On Mac, you’ll find com.adobe.LightroomX.plist with the other Preferences files rather than Lightroom’s Presets, so you’ll need to navigate directly to Macintosh HD/Users/[your username]/Library/Preferences/. The Library folder is hidden by default, so in Finder hold down the Alt (Option) key while using the Go menu. The user library folder will then be listed below the current user's home directory. As with Windows, close Lightroom and move that file to another folder or delete or rename it, but do not restart Lightroom yet. NOTE: if there are com.adobe.LightroomX.plist files from earlier versions of Lightroom (which will likely be the case if you have upgraded Lightroom from an earlier version), also move or rename or delete those, which will prevent Lightroom from using them as the basis of the new Preferences file that it will create on start-up.

    An additional step is now required on Mac systems due to changes made at the OS level (i.e. outside of Adobe’s control). Put simply, the current LR preferences are now stored in the system cache and would then be used in the event of the file on disk being reset as described above. To prevent this, and to force Lightroom to create and use a new preferences file, it is necessary to do a System Restart (to flush the system cache) after resetting the existing preferences file, and before starting Lightroom again.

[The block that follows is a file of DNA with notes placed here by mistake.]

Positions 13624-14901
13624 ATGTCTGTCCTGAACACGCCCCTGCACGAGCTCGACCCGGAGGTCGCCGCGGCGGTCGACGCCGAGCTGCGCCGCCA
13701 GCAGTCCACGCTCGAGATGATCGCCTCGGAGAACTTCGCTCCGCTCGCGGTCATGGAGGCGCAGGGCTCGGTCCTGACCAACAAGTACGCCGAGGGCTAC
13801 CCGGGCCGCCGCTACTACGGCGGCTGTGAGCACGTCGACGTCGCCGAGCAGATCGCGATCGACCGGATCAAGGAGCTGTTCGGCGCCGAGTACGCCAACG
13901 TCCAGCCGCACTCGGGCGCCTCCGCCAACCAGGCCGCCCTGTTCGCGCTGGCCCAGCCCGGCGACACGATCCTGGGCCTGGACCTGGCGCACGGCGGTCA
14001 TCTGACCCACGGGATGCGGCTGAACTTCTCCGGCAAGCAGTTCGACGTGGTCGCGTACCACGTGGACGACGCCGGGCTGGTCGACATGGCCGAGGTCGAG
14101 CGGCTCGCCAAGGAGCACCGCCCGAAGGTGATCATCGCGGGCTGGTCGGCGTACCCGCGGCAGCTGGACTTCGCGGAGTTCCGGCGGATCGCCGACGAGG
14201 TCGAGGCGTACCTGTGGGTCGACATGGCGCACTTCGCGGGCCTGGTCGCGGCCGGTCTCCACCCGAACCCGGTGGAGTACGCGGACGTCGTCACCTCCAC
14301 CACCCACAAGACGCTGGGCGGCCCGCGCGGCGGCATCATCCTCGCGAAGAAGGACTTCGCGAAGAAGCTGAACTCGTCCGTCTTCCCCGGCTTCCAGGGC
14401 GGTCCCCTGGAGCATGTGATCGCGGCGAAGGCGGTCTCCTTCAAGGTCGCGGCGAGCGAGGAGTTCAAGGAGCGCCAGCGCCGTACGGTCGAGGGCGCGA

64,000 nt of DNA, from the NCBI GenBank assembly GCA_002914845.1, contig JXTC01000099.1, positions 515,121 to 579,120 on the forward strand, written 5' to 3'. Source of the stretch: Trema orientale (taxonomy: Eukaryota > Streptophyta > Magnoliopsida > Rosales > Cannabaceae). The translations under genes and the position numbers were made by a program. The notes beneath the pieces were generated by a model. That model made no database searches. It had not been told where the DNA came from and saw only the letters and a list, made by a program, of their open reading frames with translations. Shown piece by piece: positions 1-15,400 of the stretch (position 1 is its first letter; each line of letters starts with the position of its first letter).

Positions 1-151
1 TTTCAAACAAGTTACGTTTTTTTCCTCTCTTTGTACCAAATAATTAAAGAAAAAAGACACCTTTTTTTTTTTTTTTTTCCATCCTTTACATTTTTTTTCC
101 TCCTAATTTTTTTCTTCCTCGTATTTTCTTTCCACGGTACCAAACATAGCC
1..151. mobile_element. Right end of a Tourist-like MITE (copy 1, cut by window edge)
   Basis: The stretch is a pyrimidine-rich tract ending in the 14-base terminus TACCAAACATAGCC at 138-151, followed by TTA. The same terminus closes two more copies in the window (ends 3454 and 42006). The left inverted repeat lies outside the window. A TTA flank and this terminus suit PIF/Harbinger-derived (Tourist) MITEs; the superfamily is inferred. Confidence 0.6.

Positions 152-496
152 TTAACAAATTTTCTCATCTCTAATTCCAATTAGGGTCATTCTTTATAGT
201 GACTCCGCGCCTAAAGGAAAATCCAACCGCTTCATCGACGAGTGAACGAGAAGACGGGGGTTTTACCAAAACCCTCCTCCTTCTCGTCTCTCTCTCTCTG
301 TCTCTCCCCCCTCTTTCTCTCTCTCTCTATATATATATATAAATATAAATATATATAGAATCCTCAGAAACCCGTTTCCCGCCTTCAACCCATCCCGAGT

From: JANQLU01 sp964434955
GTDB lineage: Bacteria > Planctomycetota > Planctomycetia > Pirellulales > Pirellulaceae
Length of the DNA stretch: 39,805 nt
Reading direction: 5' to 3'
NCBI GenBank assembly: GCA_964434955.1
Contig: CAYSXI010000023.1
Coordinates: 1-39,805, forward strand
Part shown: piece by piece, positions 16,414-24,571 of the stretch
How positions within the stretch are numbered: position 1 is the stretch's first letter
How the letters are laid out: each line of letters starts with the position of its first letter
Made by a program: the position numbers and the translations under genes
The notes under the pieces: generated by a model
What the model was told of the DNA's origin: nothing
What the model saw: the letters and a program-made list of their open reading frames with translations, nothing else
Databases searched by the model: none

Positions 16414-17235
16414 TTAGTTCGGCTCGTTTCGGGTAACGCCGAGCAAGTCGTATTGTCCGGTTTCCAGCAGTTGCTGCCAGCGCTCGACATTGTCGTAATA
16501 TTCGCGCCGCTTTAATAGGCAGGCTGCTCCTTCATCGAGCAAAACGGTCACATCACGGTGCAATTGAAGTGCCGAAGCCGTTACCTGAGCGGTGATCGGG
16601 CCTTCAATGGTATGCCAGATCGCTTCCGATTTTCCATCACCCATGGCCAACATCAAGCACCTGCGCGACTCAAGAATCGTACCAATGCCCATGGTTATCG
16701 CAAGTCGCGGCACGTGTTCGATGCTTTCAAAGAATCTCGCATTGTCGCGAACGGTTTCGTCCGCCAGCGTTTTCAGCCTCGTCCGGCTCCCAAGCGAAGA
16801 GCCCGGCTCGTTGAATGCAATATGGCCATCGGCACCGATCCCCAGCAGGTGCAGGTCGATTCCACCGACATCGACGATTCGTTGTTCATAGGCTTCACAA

N.B. If you are comfortable using the Terminal app, the need for the system restart can be avoided by entering the following command (after ensuring that Lightroom has been closed down):

    defaults delete com.adobe.LightroomX

    Once the above actions have been completed, Lightroom can then be restarted to see if the problem has been cleared.



    Moving or renaming that preferences file, rather than deleting it, does mean that you can put it back if it doesn’t solve the problem, to save you recreating your preferences again.

    N.B "X" means enter the appropriate single digit version number.



    What is deleted when I delete my Preferences file?

    When you delete your Preferences file, the obvious settings that you lose are those in the Preferences dialog, but it also includes other details such as your View Options settings, last used catalogs, last used settings, FTP server details, some plug-in settings, etc.

    Your original photos, Develop settings, collections, presets and suchlike aren’t affected by deleting the Preferences file.
    Last edited by Jim Wilde; 3 Nov 2014 at 4:30 pm. Reason: Included extra details regarding a reset on Mac systems.
    Jim

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  2. #2
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    In OSX, the preferences file is the com.adobe.Lightroomx.plist file, located in [user name]/Library/Preferences. The Library folder is hidden and needs special finger work to reveal in Finder. Hold down the Alt (Option) key when using the Go menu. The user library folder is listed below the current user's home directory.